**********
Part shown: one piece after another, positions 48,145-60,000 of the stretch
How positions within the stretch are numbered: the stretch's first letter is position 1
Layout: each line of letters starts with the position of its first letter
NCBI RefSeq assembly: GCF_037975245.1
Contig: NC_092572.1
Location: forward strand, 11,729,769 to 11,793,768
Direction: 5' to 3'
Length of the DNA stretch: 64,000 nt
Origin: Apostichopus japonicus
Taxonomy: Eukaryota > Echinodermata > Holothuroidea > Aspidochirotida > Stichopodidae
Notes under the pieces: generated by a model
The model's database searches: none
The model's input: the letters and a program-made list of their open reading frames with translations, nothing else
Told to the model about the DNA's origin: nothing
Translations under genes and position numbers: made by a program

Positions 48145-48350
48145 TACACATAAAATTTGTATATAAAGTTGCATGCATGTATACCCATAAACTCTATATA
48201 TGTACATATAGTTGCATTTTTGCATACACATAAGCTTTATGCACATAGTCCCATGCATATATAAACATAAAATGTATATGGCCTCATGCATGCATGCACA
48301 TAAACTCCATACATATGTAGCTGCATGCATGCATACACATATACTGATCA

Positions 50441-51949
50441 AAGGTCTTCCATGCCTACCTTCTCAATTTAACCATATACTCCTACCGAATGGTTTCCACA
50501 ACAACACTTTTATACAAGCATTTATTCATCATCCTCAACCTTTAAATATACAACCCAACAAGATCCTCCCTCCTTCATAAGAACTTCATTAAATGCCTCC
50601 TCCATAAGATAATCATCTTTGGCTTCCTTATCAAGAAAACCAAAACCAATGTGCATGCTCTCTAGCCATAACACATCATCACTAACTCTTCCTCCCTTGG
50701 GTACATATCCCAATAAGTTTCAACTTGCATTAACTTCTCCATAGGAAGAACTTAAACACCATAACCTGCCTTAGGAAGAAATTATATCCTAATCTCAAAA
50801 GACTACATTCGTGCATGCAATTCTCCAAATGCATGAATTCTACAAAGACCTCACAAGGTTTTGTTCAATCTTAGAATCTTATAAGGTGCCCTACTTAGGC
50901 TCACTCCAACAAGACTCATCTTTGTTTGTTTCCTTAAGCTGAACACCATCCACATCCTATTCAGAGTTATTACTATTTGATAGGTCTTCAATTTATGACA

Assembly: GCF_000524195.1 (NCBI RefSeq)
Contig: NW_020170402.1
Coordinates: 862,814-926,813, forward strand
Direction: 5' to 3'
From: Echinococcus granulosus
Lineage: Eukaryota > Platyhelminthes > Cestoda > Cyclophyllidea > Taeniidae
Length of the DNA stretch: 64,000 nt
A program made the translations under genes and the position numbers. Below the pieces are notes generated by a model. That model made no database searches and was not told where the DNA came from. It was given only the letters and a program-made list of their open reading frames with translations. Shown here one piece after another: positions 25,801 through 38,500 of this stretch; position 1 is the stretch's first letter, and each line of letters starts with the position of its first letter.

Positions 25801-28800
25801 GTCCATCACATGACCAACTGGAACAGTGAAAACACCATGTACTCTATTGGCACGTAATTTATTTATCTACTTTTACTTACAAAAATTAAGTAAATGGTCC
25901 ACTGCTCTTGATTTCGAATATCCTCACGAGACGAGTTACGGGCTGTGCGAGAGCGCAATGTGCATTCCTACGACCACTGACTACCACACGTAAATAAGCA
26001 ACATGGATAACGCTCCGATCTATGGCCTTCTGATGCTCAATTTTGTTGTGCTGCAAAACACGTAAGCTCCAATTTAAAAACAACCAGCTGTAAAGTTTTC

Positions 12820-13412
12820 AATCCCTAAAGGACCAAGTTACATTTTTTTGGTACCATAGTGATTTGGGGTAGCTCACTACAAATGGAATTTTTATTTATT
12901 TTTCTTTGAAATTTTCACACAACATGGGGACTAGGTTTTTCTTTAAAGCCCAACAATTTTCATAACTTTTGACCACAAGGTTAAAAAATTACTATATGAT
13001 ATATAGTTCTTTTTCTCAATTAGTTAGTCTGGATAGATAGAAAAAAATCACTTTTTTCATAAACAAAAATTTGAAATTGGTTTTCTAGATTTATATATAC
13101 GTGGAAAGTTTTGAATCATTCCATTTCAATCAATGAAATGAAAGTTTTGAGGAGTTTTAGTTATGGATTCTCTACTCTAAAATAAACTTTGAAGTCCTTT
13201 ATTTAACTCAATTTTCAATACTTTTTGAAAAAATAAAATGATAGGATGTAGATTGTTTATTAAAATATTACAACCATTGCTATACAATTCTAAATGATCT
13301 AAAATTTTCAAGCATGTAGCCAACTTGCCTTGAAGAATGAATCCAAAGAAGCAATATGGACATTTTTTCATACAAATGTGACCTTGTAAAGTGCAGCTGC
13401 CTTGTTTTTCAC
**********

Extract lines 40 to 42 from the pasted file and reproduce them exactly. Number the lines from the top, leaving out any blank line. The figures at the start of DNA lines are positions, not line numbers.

12820 AATCCCTAAAGGACCAAGTTACATTTTTTTGGTACCATAGTGATTTGGGGTAGCTCACTACAAATGGAATTTTTATTTATT
12901 TTTCTTTGAAATTTTCACACAACATGGGGACTAGGTTTTTCTTTAAAGCCCAACAATTTTCATAACTTTTGACCACAAGGTTAAAAAATTACTATATGAT
13001 ATATAGTTCTTTTTCTCAATTAGTTAGTCTGGATAGATAGAAAAAAATCACTTTTTTCATAAACAAAAATTTGAAATTGGTTTTCTAGATTTATATATAC